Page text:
Massage Therapy: Why You Need It
Massage therapy has been practiced for thousands of years, originating in ancient China around 2,700 B.C for treatment of various ailments and disease, and later referenced by Hippocrates, the father of Western medicine, as essential to the skills of any physician. Even the ancient Greeks used massage before and after sporting events to prevent injury.
In today’s society, where cancer, anxiety, depression and stress abound, massage therapy can be a surefire preventative measure to advocate good health and overall well-being.
What is Massage Therapy?
Its benefits have gained increasing attention, surpassing use for leisure alone, as seen from a recent survey by the American Massage Therapy Association; reporting that more than 30% of Americans use massage for pain relief, and 90% of surveyed participants feel it is an effective means of reducing pain.
Though each style of massage targets a different need, they all consist of a licensed practitioner using their hands, feet, forearms or elbows to apply various degrees of pressure on the musculoskeletal system.
The primary goals of massage therapy are to:
- Stimulate circulation to areas that need healing
- Realign tissues in the body for proper blood flow and posture
- increase the range of motion of joints to provide proper biomechanical movement
- Relieve unwanted pressure and decrease stress
All of these in turn can improve the functioning of the immune system, as well as facilitate healing of damaged tissue from of an injury. The noticeable lessening of muscle and back pain is due to a decrease in muscle inflammation as the pressure and movements are applied to the body. Multiple studies have shown the following benefits:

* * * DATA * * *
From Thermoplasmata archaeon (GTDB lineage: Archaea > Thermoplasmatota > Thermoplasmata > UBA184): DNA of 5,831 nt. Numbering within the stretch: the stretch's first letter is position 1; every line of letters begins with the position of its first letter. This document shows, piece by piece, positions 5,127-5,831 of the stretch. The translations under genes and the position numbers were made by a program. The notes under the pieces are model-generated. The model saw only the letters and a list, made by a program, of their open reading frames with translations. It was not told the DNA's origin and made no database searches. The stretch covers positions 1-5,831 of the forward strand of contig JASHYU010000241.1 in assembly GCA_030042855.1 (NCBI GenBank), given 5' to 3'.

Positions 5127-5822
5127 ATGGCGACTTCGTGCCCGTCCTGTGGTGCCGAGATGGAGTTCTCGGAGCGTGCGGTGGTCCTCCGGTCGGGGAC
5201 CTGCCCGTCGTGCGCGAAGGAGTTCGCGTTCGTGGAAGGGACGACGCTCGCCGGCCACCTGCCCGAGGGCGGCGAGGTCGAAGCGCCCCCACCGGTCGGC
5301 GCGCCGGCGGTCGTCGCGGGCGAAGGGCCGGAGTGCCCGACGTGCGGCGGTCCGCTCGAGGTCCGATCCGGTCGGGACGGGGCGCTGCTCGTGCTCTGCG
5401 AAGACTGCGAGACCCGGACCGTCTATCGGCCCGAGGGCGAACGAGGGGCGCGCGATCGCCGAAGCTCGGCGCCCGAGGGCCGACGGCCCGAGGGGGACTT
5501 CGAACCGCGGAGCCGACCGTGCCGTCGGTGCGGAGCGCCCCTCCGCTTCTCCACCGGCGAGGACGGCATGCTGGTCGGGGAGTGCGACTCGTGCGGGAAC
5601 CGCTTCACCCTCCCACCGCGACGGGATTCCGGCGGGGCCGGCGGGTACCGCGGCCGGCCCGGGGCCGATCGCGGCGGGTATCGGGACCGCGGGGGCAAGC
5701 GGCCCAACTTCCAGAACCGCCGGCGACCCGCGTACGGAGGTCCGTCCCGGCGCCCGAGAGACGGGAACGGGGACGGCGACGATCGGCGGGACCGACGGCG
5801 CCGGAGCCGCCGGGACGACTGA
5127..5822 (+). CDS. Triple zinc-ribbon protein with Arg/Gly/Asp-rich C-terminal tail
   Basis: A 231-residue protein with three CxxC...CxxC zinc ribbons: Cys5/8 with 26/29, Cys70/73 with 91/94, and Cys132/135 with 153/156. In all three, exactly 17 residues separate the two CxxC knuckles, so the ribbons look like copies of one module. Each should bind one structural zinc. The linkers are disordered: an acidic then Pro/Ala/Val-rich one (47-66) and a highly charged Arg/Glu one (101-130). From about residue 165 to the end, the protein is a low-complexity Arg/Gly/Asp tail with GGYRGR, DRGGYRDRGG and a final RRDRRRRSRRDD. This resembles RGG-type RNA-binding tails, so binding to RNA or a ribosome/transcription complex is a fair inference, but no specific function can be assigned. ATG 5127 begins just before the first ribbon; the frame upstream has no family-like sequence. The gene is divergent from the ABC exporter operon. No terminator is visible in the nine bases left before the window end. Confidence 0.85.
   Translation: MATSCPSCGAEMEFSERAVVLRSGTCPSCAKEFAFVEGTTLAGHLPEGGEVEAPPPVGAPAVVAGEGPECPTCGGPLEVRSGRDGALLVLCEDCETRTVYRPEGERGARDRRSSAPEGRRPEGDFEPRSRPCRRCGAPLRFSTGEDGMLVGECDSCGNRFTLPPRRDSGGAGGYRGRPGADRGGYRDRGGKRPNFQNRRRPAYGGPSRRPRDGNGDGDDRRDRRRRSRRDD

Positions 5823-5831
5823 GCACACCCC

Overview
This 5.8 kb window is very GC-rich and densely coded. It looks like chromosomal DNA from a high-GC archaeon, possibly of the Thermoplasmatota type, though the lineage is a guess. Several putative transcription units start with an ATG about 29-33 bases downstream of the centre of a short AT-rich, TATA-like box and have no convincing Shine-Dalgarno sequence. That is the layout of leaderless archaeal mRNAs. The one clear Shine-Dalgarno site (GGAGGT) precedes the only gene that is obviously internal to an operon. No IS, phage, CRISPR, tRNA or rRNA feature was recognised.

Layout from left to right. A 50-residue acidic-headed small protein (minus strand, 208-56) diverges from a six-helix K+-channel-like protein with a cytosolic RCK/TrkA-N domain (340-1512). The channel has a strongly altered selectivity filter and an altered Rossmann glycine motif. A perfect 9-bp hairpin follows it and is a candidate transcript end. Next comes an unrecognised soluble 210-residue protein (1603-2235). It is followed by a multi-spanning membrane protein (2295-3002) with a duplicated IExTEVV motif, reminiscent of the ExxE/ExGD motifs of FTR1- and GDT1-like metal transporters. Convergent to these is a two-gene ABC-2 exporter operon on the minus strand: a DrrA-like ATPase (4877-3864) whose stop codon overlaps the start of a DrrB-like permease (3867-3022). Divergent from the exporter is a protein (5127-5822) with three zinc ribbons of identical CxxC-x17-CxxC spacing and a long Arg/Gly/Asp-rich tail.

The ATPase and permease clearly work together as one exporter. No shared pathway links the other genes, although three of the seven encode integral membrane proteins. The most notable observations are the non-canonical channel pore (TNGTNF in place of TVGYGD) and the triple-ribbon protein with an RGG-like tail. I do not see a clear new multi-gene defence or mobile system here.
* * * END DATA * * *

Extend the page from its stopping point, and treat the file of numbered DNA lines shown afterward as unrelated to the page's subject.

- Reduced headaches
- Improved sleep
- Helped symptoms of osteoarthritis
- Relieved nausea, general fatigue, depression and anxiety
- Pain relief for those suffering from arthritis
- Improved breathing for asthmatics
- Lower blood pressure for those with hypertension
- Decrease in water retention and cramping for pre-menopausal women
Though the benefits of massage therapy are clear, with several types to choose from it can be overwhelming to choose the best fit for you. After learning about the unique effects of each, it may be helpful to assess your personal needs before seeking a local therapist.
The different forms of available therapy include:
- Swedish: Long, kneading strokes and circular movements, loosens muscles and promotes relaxation
- Deep-Tissue/Trigger-Point: Applies concentrated pressure to “trouble points” or specific muscle knots, good for healing after an injury
- Sport: Adapted to the particular muscular needs of an athlete and their sport; increases flexibility, prevents injury or helps heal muscle strain
- Shiatsu: Specific “finger-point” pressure to acupressure points on the body, relieves blockage
- Thai: Therapist uses their body to move the patient into different positions, in order to facilitate muscle compression, joint mobilization and acupressure
- Hot-Stone: Heated stones are placed at acupressure points on the body to relax and relieve pressure
- Reflexology: Hand, thumb and finger techniques applied to pressure points on the feet that correspond to various areas of the body; promotes overall health
The ideal massage will leave you feeling rejuvenated and relaxed. It should not be exceedingly painful, and if it is, be sure to let the practitioner know so they can adjust their technique accordingly. Be patient and persistent in your search for the right fit—whether you’re battling a disease, stress or just need to relax a little, the benefits are well worth it.